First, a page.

Inside a Black Hole
Have you ever wanted to travel to the center of the galaxy and witness the power of a supermassive black hole in person? With current technology, humans couldn’t travel the 25,640 light-years from Earth to the Milky Way’s supermassive black hole in a single lifetime. Nor could we survive being so close to the extreme gravitational forces of a singularity. But a new virtual reality simulation gives us all the chance to swoop close by a black hole and experience the time and space-warping effects of their immense pull.
Scientists at Radboud University in the Netherlands and Goethe University in Germany have used computer models of Sagittarius A*, the black hole at the heart of the Milky Way. Using a series of detailed images from the models, the team developed a 360-degree VR simulation of Sagittarius A*. This resulting simulation can be viewed with any VR device.
“Our virtual reality simulation creates one of the most realistic views of the direct surroundings of the black hole and will help us to learn more about how black holes behave. Traveling to a black hole in our lifetime is impossible, so immersive visualizations like this can help us understand more about these systems from where we are,” Jordy Davelaar, corresponding author on the research paper behind this project, said in a press release.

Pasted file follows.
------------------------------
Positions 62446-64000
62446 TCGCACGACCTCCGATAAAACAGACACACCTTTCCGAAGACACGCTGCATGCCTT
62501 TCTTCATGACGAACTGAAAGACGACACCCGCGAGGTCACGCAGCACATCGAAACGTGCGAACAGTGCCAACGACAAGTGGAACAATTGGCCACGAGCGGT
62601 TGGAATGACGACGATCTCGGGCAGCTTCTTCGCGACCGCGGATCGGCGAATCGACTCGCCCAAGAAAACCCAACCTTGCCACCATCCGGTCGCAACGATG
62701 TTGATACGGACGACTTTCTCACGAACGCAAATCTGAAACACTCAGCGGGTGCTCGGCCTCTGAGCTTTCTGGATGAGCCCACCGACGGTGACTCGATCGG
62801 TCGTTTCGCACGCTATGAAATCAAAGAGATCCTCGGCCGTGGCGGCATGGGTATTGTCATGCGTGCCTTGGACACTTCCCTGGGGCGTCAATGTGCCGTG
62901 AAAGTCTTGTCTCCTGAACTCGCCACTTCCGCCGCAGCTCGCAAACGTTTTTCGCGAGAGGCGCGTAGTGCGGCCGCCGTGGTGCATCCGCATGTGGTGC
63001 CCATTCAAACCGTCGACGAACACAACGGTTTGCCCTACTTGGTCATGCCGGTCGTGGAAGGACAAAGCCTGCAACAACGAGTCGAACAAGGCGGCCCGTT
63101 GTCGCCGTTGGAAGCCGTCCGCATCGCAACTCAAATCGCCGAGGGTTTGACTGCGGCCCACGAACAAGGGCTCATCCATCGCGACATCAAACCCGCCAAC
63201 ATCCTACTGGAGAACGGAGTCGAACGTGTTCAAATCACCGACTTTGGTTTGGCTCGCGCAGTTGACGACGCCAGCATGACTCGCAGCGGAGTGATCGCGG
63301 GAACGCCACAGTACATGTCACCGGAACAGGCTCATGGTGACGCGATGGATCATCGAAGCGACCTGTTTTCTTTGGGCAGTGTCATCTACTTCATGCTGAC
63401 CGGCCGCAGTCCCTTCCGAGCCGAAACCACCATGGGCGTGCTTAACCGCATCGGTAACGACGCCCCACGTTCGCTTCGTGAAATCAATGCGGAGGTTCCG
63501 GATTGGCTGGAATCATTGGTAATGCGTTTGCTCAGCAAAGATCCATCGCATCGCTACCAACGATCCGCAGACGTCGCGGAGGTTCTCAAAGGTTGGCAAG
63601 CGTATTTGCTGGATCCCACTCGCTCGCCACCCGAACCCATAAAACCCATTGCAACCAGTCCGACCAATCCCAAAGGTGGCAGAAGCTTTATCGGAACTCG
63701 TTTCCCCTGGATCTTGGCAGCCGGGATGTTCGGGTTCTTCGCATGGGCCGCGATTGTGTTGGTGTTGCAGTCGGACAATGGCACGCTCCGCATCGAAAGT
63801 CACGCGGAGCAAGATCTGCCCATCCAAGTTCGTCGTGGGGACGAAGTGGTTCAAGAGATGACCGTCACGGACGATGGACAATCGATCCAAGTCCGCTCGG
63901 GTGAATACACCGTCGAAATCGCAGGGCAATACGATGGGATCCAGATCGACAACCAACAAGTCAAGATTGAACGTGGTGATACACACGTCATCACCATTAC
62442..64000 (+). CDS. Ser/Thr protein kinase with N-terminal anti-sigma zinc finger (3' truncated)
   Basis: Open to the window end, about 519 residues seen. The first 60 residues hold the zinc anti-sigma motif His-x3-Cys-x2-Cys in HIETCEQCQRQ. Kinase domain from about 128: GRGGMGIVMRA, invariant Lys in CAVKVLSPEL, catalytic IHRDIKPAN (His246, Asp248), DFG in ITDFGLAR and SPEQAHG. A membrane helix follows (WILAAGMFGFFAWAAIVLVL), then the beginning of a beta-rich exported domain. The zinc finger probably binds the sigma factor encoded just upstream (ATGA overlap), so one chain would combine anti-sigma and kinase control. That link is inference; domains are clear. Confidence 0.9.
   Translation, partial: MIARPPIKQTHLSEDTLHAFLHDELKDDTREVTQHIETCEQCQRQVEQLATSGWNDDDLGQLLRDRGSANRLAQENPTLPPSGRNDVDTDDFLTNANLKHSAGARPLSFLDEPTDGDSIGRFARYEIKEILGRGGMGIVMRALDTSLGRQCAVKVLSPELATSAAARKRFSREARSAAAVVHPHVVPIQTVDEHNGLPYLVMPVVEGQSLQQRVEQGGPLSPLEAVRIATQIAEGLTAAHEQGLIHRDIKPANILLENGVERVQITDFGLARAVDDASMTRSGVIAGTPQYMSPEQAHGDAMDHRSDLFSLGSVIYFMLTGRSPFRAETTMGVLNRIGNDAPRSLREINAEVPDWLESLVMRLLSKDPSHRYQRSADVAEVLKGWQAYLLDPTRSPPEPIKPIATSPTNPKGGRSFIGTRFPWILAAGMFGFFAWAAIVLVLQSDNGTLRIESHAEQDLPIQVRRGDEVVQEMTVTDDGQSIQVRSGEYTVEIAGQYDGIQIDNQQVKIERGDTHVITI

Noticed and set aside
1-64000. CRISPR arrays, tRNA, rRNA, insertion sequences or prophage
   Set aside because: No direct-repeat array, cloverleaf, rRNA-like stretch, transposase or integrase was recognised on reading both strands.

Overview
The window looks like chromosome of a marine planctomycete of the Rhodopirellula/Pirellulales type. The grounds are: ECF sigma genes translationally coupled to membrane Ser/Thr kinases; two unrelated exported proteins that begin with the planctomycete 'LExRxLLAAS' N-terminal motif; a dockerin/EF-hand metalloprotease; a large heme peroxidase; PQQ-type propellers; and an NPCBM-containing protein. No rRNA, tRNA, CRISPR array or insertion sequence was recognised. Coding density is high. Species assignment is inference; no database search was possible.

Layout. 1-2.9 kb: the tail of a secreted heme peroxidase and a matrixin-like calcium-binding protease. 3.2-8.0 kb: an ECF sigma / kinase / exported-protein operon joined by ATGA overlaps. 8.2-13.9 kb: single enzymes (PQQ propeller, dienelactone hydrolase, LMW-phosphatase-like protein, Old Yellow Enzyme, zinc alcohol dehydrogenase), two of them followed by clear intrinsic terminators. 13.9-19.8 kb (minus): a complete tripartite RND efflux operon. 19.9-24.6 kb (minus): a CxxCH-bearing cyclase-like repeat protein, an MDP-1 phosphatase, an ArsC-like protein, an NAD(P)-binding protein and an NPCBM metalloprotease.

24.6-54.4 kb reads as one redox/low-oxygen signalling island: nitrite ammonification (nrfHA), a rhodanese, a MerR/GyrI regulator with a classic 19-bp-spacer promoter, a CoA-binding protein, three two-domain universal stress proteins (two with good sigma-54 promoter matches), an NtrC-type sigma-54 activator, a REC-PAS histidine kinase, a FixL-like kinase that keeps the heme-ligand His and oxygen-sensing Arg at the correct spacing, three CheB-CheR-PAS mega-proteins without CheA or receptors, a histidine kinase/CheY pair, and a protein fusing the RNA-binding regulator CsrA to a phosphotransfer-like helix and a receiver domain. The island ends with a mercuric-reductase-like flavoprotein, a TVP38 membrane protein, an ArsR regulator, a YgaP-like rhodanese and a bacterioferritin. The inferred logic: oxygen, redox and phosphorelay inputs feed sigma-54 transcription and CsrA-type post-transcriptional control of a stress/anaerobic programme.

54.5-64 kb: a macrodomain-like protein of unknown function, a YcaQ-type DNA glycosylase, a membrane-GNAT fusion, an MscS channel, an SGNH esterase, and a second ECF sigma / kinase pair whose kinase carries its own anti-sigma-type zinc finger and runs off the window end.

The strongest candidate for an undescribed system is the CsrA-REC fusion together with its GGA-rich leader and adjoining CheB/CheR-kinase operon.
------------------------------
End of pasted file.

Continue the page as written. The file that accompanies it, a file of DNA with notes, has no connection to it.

This simulation could also act as an outreach and educational tool, making astrophysics accessible to the general public, according to Davelaar. He added that children who have seen the simulation so far have been able to learn from it, showing how it could be a great teaching tool even for complex topics like black holes.
VR is finding new and exciting uses in outreach and in educational settings, giving users the chance to enter environments otherwise inaccessible. This is the first time anyone has used the technology to give us a chance to enter a black hole.
New research continues to expand our understanding of black holes, and scientists’ conception of them has changed dramatically over the past few decades.
“We all have a picture in our head of how black holes supposedly look, but science has progressed and we can now make much more accurate renderings — and these black holes look quite different from what we are used to. These new visualizations are just the start, more to come in the future,” Heino Falcke, a co-author and professor of astrophysics at Radboud University, said.
Their paper was published November 19 in the journal Computational Astrophysics and Cosmology.